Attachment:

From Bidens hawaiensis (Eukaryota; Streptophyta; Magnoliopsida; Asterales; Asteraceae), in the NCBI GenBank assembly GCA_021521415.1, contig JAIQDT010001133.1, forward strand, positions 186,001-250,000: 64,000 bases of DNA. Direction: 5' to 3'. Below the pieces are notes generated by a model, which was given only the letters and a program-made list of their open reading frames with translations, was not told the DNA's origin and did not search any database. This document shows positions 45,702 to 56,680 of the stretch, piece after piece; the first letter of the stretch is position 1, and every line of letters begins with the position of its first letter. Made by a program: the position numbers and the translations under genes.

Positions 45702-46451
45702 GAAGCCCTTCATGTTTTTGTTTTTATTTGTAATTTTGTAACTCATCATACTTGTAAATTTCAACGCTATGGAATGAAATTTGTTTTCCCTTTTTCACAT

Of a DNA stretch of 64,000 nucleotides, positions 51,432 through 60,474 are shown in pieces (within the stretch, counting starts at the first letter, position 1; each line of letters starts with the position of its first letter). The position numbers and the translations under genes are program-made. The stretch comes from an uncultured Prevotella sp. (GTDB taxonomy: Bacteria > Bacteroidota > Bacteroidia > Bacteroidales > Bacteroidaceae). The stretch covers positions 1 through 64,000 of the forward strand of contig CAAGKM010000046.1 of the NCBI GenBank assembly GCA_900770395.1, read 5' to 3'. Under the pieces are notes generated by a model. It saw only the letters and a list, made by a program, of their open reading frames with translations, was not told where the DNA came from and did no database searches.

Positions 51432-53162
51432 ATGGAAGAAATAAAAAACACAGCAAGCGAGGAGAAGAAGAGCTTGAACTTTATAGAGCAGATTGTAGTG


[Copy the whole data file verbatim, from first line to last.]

From Bidens hawaiensis (Eukaryota; Streptophyta; Magnoliopsida; Asterales; Asteraceae), in the NCBI GenBank assembly GCA_021521415.1, contig JAIQDT010001133.1, forward strand, positions 186,001-250,000: 64,000 bases of DNA. Direction: 5' to 3'. Below the pieces are notes generated by a model, which was given only the letters and a program-made list of their open reading frames with translations, was not told the DNA's origin and did not search any database. This document shows positions 45,702 to 56,680 of the stretch, piece after piece; the first letter of the stretch is position 1, and every line of letters begins with the position of its first letter. Made by a program: the position numbers and the translations under genes.

Positions 45702-46451
45702 GAAGCCCTTCATGTTTTTGTTTTTATTTGTAATTTTGTAACTCATCATACTTGTAAATTTCAACGCTATGGAATGAAATTTGTTTTCCCTTTTTCACAT

Of a DNA stretch of 64,000 nucleotides, positions 51,432 through 60,474 are shown in pieces (within the stretch, counting starts at the first letter, position 1; each line of letters starts with the position of its first letter). The position numbers and the translations under genes are program-made. The stretch comes from an uncultured Prevotella sp. (GTDB taxonomy: Bacteria > Bacteroidota > Bacteroidia > Bacteroidales > Bacteroidaceae). The stretch covers positions 1 through 64,000 of the forward strand of contig CAAGKM010000046.1 of the NCBI GenBank assembly GCA_900770395.1, read 5' to 3'. Under the pieces are notes generated by a model. It saw only the letters and a list, made by a program, of their open reading frames with translations, was not told where the DNA came from and did no database searches.

Positions 51432-53162
51432 ATGGAAGAAATAAAAAACACAGCAAGCGAGGAGAAGAAGAGCTTGAACTTTATAGAGCAGATTGTAGTG